Well I still don’t have my parts so I’ve been working to clean up the electrical diagrams and panel layout. I created a bunch of new objects for the panel so it’s looking pretty close to what it will look like in reality. I’ve also been contemplating whether I will wait for the 915is or use the 914UL. In either case I’m trying to design the electronics and panel so that it can easily accommodate both. For example I added separate mag switches rather then use the aviation type start switch. This layout will work with the mags on the 914UL or the A/B ignition units (ECU’s) on the 915is. I also like the idea of having a keyed master switch rather then a simple switch.. if I have the key then I know the master is off. This idea is used on the Sling 2’s that use the 912is and I didn’t like it as first, but now that I think about it more I kind of like it. The one thing I don’t like about the Sling electronics design is that they put the full load of the system through the master switch. I’d rather do the more traditional Battery Contactor and use a low current switch. For this reason I couldn’t find a keyed switch that was both the master and the start switch so I opted to do a separate start switch, but the cool part is I can use one that’s illuminated and it’s pretty easy to make the light come on when everything is switched on correctly (mags, master, etc) for the engine to start. Also I’m thinking of installing capacitive fuel level sensors in addition to the resistive floats. If I do I’ll need another way to read that level so I added in the separate 2.5″ gauge for that. Once I figure out which one is more accurate then I can wiring that one into the Garmin GEA24. I’m thinking maybe to put the separate gauge in the throttle quadrant so that if I don’t want to keep it I can just replace that part and not have a hole in the instrument panel.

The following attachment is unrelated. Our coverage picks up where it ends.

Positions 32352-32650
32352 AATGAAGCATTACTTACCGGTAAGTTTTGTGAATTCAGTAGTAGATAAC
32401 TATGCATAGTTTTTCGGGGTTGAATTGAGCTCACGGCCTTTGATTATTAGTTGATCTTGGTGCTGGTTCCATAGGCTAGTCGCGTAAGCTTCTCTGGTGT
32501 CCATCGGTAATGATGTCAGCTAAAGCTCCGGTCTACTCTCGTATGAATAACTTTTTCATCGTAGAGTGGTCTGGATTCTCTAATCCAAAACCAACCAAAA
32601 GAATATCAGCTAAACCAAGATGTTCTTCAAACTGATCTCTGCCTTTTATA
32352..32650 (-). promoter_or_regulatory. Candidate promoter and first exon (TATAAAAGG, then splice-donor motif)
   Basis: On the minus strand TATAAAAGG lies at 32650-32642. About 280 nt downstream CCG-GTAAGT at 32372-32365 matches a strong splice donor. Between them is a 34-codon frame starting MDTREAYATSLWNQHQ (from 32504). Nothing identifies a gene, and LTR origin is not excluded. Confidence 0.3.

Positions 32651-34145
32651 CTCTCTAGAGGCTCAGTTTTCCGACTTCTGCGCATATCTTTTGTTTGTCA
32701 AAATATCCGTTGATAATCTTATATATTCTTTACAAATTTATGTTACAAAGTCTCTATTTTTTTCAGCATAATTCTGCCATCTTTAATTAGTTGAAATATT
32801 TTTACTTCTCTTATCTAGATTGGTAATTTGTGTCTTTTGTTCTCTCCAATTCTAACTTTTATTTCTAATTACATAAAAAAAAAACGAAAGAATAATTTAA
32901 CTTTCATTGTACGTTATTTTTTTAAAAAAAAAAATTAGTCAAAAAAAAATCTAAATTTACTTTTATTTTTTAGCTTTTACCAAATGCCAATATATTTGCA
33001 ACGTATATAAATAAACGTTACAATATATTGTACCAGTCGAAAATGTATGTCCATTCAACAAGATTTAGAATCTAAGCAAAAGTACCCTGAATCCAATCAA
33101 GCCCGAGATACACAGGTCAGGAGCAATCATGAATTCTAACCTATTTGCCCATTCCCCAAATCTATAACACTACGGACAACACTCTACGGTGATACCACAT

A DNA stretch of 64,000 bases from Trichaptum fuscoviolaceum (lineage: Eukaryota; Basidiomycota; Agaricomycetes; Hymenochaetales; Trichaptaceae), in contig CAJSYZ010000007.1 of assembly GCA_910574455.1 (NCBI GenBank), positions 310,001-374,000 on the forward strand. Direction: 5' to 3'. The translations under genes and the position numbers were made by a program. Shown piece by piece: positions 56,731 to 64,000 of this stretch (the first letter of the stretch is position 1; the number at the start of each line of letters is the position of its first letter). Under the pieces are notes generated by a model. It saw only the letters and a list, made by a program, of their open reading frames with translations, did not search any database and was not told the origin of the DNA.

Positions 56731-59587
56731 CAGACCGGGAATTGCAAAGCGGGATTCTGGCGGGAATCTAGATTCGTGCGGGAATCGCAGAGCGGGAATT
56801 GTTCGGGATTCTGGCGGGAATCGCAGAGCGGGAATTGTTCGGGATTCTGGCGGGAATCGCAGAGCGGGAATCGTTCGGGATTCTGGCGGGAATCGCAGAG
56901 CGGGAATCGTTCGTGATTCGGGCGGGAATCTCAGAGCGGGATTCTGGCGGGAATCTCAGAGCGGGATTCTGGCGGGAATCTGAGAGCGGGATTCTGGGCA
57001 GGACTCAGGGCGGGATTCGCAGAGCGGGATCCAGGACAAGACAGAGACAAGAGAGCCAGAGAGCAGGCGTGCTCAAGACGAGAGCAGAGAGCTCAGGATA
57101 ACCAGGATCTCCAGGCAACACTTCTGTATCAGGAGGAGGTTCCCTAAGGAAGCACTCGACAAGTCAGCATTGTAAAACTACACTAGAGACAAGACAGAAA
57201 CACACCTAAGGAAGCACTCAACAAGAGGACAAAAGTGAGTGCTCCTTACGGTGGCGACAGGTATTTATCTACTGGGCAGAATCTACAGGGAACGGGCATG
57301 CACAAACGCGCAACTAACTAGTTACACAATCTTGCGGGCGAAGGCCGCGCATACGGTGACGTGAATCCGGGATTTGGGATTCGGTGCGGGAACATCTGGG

Here’s the new panel layout.

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Here’s the PDF of the electrical diagrams. Just email me if you want the Visio since WordPress won’t let me upload that file type

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Search for things to do

Time: 2 hr

Did some random stuff on the plane in an attempt to keep busy while I wait for my parts.

Things done today:

  • Ran wiring for AP servos
  • Drilled out two holes for battery reinforcing bracket
  • Notched top of battery reinforcing bracket
  • Riveted battery reinforcing bracket to firewall